“The highest quality I can aim for is: ‘This drawing killsthe animal-exploitation industry.’ ”
In your experience, how doesworking in a slaughterhouse impact the workers? Are they numb off the killingfloors? The staff I have met on the kill floor are usually fully aware of how the animals suffer. They see this up close more than anyone. They eitherdespise the job, and leave at the earliest opportunity (the majority); orjustify the work as providing “food”; or they are numbed and feel powerlessin their own lives and enjoy inflicting more pain on the helpless animal. It is the same process with farmed animals. The farmer justifies the taildocking, the rape of cows, the sow-gestation crates, the debeaking of hens,the chaining of replacement heifers with well-memorized science babble andtalking points pushed at them by industry publications, and they can get awaywith blatant cruelty, because animals are just property. The irony is thatthose slaughterhouse workers and farmers are themselves the property of theglobal meat industry, which funded them for all the equipment of factoryfarming. Humans are becoming the factory farmed, trained to look away andjust consume, never question, live in fear and debt, and die quietly andefficiently, be that docile animal body in the capitalist labor process. Yetquite a few of the animals are fighting back. They are not going quietly.
As an artist, do you feelyou’ve achieved the quality of work that you’ve wanted to achieve? As a female, I am socialized to be depreciating and humble and nonthreatening, but I’m afraid that programming did not work too well. My work speaks for itself.If I have doubts, I would never reveal them, as I exist in a very hostilecensorious environment. Making direct social-political art, devoid of irony and money, with no postmodernist greaseto oil the art-world wheels, takes strength and persistence. I hope the killers of animals choke on my work, spit it out, regret they ever saw it,regret me—that is my idea of quality in art. Art does not become art until the viewer makes it so; they decide. Woody Guthrie carved “This machine killsfascists” into his guitar; the highest quality I can aim for is: “Thisdrawing kills the animal-exploitation industry.”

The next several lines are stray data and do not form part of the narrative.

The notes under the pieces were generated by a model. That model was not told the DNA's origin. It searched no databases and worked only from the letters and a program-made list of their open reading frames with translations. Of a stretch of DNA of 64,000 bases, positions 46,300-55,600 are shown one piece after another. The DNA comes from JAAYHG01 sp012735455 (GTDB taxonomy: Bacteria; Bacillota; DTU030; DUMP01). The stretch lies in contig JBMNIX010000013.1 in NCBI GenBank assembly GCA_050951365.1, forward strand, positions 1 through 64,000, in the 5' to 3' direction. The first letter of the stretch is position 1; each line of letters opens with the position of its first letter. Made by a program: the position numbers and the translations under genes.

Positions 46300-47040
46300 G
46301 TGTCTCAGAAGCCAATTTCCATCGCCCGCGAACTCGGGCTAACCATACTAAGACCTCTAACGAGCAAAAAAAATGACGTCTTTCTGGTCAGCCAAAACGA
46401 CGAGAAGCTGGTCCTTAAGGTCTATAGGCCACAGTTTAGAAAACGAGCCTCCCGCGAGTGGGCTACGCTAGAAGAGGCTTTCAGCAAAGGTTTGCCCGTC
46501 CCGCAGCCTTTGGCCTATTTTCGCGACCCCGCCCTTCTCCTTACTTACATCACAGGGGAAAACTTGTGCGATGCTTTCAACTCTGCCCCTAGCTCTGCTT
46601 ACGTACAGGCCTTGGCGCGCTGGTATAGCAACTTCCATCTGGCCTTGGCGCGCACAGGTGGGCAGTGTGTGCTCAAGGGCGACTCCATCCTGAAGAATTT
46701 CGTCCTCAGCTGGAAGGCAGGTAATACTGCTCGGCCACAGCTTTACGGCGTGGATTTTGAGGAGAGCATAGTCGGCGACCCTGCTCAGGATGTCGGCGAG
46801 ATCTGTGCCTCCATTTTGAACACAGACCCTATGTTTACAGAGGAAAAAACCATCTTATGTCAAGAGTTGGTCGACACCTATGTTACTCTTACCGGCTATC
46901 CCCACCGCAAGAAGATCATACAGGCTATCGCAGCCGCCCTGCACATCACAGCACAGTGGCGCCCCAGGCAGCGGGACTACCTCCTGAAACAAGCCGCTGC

Is your art entirely in theservice of the message? Or do
you allow yourself certain aesthetic pleasures? A few years ago, oil painting seduced me. It was a confusing time. I wentover to the dark side and discovered color. Hours would go by, and I wouldgaze at glazes of a palette loaded with squeezable colors and realized I washappy; this was fun! Art had become fun! The clouds in the sky, the lightingeffects, became very important—and so many choices with the colors, all mustbe tried. Of course I thought I could control it, be sparing with the color,only paint on the side, but then it became every day. Artists understand whatI am talking about. Yet the ghosts started to speak to me, whispers at first,and they appeared as ghosts always do, in black-and-white, garbed in acertain graphic elegance. They all had those eyes, of all the animals I haveseen suffer, which say, “Why is this happening to me? What did I do wrong?”It is the injustice—that is what their eyes say. My pleasure is that theghosts are still in contact, never that far away.
About Steven Heller
Steven Heller is the co-chair of the SVA MFA Designer /Designer as Author + Entrepreneur program, writes frequently for Wired and Design Observer. He is also the author of over 170 books on design and visual culture. He received the 1999 AIGA Medal and is the 2011 recipient of the Smithsonian National Design Award.View all posts by Steven Heller →